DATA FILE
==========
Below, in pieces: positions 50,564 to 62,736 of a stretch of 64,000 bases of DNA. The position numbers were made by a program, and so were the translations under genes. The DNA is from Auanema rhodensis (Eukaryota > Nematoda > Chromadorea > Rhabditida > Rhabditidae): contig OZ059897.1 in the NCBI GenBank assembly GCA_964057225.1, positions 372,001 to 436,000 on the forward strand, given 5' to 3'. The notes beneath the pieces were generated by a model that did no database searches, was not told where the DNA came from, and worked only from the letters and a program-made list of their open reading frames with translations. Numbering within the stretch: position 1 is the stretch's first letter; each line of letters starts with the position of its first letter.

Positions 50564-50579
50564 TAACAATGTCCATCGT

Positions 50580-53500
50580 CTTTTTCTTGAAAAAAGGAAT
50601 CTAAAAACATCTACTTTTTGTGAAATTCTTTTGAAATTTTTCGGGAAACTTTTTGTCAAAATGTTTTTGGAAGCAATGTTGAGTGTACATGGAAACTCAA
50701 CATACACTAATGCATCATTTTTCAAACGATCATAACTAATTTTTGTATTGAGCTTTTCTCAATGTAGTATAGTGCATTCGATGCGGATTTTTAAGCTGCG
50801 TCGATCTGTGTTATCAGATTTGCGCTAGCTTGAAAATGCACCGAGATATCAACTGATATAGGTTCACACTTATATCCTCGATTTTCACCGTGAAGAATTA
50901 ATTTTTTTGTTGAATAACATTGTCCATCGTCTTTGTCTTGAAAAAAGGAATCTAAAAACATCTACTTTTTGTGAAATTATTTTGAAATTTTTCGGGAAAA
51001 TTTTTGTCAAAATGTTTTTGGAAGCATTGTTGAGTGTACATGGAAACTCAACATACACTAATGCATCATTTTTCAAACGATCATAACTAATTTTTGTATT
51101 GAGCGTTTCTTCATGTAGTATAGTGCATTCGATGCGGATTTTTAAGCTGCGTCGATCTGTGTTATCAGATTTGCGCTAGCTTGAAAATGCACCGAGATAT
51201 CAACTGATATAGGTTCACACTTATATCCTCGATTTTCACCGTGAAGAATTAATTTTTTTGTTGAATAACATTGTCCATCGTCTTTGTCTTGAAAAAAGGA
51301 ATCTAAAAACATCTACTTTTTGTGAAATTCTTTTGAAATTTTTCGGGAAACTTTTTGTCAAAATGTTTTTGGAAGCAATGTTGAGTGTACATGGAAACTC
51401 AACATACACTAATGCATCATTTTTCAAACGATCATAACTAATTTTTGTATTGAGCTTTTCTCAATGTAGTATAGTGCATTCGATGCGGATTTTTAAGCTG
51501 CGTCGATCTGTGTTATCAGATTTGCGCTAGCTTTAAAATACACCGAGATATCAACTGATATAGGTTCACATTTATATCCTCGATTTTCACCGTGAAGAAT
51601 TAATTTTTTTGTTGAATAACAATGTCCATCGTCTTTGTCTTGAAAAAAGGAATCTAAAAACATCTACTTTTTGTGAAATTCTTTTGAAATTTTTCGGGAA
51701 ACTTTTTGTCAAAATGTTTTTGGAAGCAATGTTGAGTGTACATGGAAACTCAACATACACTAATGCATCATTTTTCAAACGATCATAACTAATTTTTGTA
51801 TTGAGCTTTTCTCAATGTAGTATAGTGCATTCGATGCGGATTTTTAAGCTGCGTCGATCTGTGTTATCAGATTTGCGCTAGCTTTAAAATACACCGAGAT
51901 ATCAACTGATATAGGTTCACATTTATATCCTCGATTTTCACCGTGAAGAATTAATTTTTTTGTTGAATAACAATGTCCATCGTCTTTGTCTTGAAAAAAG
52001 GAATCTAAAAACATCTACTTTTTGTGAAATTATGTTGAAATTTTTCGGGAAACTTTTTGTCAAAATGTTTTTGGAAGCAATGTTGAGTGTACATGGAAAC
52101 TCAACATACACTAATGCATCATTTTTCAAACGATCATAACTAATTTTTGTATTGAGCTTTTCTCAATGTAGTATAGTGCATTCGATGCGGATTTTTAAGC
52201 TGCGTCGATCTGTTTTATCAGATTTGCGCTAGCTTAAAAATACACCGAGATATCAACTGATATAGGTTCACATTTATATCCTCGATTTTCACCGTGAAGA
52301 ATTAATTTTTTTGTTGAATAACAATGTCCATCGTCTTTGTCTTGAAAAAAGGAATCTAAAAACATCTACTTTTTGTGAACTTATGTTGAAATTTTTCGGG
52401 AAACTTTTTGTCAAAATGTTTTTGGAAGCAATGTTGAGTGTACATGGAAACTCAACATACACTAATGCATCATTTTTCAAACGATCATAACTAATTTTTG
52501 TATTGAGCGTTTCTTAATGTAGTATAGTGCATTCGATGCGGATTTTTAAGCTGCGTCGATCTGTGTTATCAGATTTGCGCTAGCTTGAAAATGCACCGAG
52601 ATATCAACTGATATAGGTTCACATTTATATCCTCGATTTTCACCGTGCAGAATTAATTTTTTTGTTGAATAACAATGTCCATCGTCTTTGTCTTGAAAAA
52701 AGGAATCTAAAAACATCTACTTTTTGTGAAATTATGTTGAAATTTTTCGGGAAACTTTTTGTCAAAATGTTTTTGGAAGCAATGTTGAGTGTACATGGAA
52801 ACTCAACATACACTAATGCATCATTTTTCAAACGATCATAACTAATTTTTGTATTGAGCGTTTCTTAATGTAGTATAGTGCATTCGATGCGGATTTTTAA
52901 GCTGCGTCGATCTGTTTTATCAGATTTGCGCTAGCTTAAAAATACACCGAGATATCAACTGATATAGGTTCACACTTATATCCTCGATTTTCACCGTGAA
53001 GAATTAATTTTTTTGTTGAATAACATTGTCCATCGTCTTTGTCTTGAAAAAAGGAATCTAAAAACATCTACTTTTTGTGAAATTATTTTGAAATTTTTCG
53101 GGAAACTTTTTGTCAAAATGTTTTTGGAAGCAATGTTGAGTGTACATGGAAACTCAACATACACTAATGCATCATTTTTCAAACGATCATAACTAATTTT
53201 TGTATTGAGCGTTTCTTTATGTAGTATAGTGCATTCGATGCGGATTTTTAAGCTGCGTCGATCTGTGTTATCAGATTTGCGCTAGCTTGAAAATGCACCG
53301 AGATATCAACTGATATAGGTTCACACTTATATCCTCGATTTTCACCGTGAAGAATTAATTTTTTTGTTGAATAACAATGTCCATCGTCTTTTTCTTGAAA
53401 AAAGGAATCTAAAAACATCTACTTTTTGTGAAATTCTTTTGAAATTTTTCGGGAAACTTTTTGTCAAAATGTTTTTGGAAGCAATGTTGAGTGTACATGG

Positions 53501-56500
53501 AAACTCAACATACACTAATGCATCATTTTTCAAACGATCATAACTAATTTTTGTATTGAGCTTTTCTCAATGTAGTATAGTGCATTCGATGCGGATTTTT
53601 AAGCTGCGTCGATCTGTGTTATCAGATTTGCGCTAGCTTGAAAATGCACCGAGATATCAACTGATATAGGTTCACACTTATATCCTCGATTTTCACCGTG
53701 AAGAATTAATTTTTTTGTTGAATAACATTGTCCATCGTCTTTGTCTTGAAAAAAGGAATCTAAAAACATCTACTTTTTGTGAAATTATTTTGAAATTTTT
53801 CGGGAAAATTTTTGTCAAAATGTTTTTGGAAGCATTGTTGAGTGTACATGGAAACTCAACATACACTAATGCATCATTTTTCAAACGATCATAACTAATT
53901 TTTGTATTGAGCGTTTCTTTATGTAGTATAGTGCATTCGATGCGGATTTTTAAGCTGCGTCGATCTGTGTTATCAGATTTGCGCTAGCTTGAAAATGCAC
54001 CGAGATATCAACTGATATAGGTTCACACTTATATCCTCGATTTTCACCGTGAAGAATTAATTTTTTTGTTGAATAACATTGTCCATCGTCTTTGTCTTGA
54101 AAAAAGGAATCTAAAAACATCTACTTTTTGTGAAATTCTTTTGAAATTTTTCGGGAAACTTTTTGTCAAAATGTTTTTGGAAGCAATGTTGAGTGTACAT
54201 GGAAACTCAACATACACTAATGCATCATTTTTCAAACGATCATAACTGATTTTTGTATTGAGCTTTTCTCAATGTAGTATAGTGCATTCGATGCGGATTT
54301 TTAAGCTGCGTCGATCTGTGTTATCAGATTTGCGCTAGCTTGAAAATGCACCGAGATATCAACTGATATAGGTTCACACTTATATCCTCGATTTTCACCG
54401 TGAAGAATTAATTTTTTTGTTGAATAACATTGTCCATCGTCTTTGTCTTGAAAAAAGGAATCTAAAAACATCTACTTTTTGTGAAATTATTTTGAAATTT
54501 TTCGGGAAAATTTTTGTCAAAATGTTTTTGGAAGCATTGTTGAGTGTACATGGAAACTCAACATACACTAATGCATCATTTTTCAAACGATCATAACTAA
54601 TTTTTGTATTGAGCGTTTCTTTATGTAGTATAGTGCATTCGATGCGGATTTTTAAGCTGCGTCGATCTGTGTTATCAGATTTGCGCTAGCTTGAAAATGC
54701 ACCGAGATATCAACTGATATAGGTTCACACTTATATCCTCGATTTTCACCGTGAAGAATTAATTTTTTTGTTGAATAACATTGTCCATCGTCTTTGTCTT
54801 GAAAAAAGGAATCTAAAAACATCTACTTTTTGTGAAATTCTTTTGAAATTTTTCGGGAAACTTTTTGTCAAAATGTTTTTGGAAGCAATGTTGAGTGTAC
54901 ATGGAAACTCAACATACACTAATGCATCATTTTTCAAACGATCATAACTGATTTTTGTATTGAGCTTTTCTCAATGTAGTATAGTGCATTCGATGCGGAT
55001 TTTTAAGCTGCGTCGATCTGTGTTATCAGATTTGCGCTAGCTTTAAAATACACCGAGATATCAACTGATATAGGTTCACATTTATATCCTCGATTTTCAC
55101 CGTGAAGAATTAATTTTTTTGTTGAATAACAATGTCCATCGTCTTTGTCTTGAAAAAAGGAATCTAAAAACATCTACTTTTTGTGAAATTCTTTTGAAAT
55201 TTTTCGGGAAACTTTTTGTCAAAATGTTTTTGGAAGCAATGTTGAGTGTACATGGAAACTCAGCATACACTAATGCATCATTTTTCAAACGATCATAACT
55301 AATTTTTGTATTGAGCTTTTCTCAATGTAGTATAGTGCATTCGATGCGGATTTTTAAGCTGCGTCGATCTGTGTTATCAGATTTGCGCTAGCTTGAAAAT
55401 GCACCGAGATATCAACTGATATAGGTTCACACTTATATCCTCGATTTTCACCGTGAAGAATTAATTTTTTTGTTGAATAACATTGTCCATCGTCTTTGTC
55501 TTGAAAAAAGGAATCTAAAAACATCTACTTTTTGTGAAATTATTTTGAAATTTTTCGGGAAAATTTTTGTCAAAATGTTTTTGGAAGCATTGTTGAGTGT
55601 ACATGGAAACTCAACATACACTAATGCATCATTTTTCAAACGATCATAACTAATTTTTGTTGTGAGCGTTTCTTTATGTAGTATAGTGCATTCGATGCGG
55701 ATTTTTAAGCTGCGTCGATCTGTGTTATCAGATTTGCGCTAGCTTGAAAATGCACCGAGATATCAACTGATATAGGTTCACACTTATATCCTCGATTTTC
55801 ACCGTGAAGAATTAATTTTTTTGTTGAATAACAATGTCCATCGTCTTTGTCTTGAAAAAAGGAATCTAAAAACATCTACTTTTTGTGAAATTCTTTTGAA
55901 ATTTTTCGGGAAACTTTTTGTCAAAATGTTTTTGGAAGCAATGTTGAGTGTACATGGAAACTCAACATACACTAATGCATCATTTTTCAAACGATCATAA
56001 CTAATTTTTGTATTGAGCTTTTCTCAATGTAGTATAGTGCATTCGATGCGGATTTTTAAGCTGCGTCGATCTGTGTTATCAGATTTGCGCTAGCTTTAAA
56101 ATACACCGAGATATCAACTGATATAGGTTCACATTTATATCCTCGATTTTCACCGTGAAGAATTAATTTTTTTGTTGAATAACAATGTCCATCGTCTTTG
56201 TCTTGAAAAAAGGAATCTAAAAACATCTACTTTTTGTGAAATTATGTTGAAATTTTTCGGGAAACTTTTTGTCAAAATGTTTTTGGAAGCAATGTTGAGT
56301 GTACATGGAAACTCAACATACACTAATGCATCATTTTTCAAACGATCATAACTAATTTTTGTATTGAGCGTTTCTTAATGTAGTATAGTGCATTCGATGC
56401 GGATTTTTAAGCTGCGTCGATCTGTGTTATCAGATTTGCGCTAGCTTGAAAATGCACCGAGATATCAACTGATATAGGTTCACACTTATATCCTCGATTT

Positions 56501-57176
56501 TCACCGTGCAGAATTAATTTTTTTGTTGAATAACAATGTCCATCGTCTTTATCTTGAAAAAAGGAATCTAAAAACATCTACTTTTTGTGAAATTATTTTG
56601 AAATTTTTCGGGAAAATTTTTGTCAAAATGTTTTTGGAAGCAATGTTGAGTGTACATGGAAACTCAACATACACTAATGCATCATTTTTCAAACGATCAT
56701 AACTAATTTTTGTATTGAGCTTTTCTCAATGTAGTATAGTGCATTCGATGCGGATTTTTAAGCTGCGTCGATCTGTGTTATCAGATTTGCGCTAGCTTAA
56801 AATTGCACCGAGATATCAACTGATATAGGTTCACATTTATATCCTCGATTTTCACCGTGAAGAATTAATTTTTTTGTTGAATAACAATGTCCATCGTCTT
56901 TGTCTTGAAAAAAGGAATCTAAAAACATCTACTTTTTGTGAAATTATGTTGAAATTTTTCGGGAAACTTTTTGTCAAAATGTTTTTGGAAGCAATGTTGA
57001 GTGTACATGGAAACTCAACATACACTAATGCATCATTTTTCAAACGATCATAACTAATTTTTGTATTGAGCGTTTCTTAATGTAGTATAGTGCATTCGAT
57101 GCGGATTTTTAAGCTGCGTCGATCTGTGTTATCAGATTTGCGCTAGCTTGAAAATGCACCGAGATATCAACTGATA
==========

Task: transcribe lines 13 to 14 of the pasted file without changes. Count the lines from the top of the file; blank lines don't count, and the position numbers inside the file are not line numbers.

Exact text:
51301 ATCTAAAAACATCTACTTTTTGTGAAATTCTTTTGAAATTTTTCGGGAAACTTTTTGTCAAAATGTTTTTGGAAGCAATGTTGAGTGTACATGGAAACTC
51401 AACATACACTAATGCATCATTTTTCAAACGATCATAACTAATTTTTGTATTGAGCTTTTCTCAATGTAGTATAGTGCATTCGATGCGGATTTTTAAGCTG